If you suffer from a stabbing or burning pain near your vagina, it has a name, and more women than you think have it.

According to one study (Reed et al, American Journal of Obstetrics and Gynecology), over 25 percent of women have experienced stabbing, burning or sharp pain about their vagina.

“Causes are vulvodynia, vestibulitis, Bartholin cyst or abscess, any type of vaginitis, herpes simplex, round ligament pain during pregnancy,” says Dr. Vivika Joshi, OB/GYN at Dr. Felix Online Pharmacy.

“Vulvodynia is a poorly understood condition that produces burning and sharp pain around the vaginal opening or vulva,” explains Dr. Joshi.

“Other common symptoms are soreness, stinging, searing, throbbing, rawness, pain and fear of speculum insertion during pelvic exams.

“Pain with intercourse and subsequent relationship problems are commonplace.

“Most of these women avoid activities that aggravate the symptoms such as bike riding, wearing tight jeans or clothes, prolonged sitting; even walking can trigger the pain.”

You now know it has a name and is a well-documented medical condition: vulvodynia.

What’s really alarming about vulvodynia is that, according to the women in the AJOG study, it’s a very much misdiagnosed condition.

Only two percent of the women in the study sought medical attention for the symptoms, not knowing what they had.


However, of these patients, only five percent were diagnosed with vulvodynia.

The misdiagnoses were those of estrogen deficiency or yeast infection. Not surprisingly, the treatments that ensued were useless—evidence supporting the misdiagnoses.

What is the cause of vulvodynia?

“Causes of vulvodynia is presumed to be allergens, history of bedwetting, early age of menarche, and a history of yeast vaginitis — either repeated episodes or one very severe case,” says Dr. Joshi.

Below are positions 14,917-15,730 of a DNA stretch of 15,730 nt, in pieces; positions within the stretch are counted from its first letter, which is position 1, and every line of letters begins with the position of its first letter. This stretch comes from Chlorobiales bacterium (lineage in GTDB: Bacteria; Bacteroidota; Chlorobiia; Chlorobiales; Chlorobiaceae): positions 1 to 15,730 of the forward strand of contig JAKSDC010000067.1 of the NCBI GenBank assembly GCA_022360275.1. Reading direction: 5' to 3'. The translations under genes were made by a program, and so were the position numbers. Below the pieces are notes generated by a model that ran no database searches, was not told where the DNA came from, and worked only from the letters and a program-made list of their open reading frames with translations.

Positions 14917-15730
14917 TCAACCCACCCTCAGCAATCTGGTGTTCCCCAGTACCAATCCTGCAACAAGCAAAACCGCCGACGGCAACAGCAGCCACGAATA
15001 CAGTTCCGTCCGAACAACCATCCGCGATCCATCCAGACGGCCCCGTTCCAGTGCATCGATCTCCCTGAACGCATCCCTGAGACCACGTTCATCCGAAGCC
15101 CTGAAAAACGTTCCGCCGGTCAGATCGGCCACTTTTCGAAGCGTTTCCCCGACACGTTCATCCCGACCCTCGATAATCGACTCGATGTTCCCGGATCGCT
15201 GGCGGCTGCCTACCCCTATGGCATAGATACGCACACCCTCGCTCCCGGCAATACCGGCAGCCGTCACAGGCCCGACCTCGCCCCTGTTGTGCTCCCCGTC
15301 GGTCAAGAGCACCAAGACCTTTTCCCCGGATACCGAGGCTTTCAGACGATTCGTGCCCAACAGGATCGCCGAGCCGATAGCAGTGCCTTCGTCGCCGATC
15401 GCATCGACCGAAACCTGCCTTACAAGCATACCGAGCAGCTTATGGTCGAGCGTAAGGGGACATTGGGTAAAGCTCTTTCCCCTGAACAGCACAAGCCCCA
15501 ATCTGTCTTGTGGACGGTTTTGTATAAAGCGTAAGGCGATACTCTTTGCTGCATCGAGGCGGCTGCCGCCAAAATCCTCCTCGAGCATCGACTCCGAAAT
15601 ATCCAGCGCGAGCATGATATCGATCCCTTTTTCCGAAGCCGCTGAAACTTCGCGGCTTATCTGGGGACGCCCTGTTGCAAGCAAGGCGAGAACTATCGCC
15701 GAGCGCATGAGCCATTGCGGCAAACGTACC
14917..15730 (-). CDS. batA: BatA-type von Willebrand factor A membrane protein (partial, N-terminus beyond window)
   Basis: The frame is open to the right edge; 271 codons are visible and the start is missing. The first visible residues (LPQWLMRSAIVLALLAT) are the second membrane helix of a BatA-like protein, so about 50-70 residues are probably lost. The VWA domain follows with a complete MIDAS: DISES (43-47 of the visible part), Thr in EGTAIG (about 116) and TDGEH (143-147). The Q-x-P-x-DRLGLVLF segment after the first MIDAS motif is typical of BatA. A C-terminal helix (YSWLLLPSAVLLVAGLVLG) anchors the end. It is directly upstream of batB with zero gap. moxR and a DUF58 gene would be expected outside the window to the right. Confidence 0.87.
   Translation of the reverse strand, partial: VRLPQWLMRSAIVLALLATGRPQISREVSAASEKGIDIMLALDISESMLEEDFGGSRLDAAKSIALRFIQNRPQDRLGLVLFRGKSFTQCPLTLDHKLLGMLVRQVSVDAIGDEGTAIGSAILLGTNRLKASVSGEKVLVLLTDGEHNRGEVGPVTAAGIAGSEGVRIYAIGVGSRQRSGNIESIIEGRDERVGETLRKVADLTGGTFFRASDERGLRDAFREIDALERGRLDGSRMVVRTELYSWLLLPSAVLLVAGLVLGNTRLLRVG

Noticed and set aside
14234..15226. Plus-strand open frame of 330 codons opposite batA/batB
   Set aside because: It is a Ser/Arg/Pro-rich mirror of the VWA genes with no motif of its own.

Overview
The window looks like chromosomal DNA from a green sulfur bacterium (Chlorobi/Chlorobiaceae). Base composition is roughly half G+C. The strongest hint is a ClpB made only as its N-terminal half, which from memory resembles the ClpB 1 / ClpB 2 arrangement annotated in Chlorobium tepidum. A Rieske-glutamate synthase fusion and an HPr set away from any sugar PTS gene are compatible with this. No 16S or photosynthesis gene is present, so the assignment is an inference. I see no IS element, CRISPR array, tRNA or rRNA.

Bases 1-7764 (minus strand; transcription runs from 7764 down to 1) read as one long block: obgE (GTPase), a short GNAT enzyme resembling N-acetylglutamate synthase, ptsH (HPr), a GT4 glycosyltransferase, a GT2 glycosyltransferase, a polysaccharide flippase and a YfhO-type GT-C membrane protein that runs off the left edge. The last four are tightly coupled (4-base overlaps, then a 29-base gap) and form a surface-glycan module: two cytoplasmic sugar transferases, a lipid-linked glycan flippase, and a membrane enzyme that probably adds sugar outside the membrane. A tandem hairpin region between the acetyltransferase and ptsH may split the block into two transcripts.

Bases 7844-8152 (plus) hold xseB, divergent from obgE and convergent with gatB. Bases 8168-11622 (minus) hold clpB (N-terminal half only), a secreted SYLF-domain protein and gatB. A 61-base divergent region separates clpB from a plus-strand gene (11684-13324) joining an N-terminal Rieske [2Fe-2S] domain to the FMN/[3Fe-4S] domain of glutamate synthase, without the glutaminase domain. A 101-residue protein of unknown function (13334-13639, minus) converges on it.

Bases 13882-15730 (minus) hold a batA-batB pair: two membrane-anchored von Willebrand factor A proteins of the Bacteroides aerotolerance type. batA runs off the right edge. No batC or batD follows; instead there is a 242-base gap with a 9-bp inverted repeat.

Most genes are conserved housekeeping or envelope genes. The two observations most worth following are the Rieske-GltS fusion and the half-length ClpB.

“A history of sexual assault has been described as a risk factor, but this has not been substantiated.

“An underlying psychological cause has been disproven since studies show similar psychological profiles in women with vulvodynia.

“Subsequent psychological issues may ensue when a patient is dismissed and not taken seriously with their symptoms.”

Vulvodynia is not “all in the head.” How can anyone imagine stabbing, tearing, stinging pain?

A pain that’s described as burning, sharp or raw is not the product of imagination.

“This is a very real and complicated condition associated with chronic inflammation, increased vascularity and nerve overgrowth,” says Dr. Joshi.

How to Calm Down that Burning, Stabbing Vaginal Pain

“Systemic/oral drugs that target ove active nerves like Gabapentin are more effective than tropical agents that can aggravate the symptoms,” says Dr. Joshi.

“The fact that a ‘nerve calming’ drug like Gabapentin improves symptoms is further proof that this is a real medical condition.

“Avoidance of any chemicals, lotions, perfumed soaps and prolonged exposure to hot tubs is recommended. Cold packs for acute pain are a better choice than topical lidocaine.”

Lorra Garrick has been covering medical, fitness and cybersecurity topics for many years, having written thousands of articles for print magazines and websites, including as a ghostwriter. She’s also a former ACE-certified personal trainer.  
Source: sciencedaily.com/releases/2011/09/110914131354.htm